I work at home in a second floor apartment in a “quiet” tree-lined suburban community where apartments are the exception. My home office looks out on private homes on two sides.
Currently, I am writing to a cacophonous symphony that no amount of concentration can tune out or neutralize. There is the jackhammer which has been assaulting my eardrums and equanimity for weeks now as a crew breaks up the road every few feet to lay down some kind of piping.
Simultaneously, I am trying to tune out the lawn mower and the carpet-cleaning machine Spotless (but not noiseless) is using on my carpets. In an hour I will have to get onto a conference call to make a presentation, windows down, air on, in an effort to drown out the ceaseless racket of the jackhammer.
“Do you love working at home?” I am often asked and most of time the answer is a resounding yes, despite any of the downsides. It is a luxury to stay in PJs as long as I want (except when the exterminator or UPS or a neighbor knocks on the door at 4pm and I am still in a robe, in which case luxury downgrades immediately to humiliation.
It is a gift not to have to be somewhere every morning at the same time – hair, makeup and mood in place – and to be able to sleep in when a migraine swallows up the morning or when I feel like it. It is spectacular to make my own hours so I can yield to the lure of the golf course on gorgeous days or to the need for a hug from my grandchildren.
“I would never have the discipline,” friends tell me, and I assure them I don’t have it either. While the temptation to turn on the television is one that never visits me except for something out of the ordinary like Will and Kate’s wedding or the U.S. Open (golf or tennis) or the Olympics, I would claim the Gold in procrastination if it were an Olympic sport.
Had I a dollar for each day I broke the vow to go to sleep at a decent hour so I could wake up early, work efficiently, and take the afternoon off (over my decade working at home) I would have a lot of money. And once I am up, the urge to walk away from the computer is so great that I have been known to clean out closets, “junk” drawers or bureaus, any of those repellent activities more appealing that the project my client awaits.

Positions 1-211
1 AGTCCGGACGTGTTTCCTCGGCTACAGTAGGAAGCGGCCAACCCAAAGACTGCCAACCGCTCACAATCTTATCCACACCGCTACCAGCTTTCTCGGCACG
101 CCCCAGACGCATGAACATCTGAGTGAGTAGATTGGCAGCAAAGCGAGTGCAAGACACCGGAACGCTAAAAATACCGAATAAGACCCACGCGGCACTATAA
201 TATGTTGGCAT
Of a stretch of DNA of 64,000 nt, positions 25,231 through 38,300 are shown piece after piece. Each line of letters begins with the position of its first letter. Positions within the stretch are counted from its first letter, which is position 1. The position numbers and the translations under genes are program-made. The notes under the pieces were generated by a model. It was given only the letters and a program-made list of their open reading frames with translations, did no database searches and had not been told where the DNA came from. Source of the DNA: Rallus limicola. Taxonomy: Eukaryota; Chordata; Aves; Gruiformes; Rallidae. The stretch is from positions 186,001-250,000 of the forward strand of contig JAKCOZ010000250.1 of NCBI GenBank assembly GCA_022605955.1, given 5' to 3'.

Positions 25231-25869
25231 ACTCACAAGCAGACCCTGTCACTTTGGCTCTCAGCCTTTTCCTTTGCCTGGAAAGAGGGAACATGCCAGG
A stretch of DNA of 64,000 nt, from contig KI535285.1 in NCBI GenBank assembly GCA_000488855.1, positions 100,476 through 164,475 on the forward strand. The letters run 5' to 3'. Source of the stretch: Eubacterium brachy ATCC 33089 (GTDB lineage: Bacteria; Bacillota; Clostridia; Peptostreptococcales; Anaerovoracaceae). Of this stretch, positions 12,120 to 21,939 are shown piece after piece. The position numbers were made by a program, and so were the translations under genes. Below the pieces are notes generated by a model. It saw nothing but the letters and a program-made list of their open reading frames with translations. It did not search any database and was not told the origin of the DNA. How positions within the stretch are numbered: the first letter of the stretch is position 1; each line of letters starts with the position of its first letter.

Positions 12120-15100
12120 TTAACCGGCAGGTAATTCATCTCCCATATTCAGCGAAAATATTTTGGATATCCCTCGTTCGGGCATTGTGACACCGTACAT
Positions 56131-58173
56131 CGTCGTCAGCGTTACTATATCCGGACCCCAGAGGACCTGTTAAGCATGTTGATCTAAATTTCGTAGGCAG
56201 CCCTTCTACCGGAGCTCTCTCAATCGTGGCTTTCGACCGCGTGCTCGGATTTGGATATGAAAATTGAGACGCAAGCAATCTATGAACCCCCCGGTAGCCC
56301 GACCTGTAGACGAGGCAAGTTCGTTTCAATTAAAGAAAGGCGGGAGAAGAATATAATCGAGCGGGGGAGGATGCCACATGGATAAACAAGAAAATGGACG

The presence of the refrigerator, fewer than 10 paces from my desk, is a constant a distraction as are the telephone, a good novel, my knitting, the New York Times crossword puzzles. Not to mention that the sense of day and night, weekday and weekend seem to blend into one another so there is little distinction between being at work and being off duty. Every day as I go from bed to computer, index finger extended to turn it on before I’ve even brushed my teeth, I know something is wrong with that picture.
There is no job, however, at any salary, that would tempt me to give up the freedom of an at-home office. The tips below for “staying productive and sane while working at home” are among 30 submitted by at-home workers to a site called www.zenhabits.net. I could have written most of them, and do adhere to some of them, but based on how many I do not do, I am clearly not going to reach inner peace.
- Have a room/space dedicated for work (check).
- Close the door.
- Keep your desk and general work area tidy (for me, this really does increase focus, although cleaning it up is just another form or procrastination!)
- Turn off the telephone when you need to work without distraction (ha)
- Don’t stop working if it is a hard day. (ha ha)
- Give yourself breaks (on some days it’s more like squeeze some work in between your breaks)
- Know when to stop (a very good counterpoint to the preceding bullet
- Have a pint of water by your desk all the time (agreed)
- Set boundaries for those around you.
- Have a good lunch (how “good” is container of hummus and potato chips?)
- Be grateful you are working from home and not from a cubicle!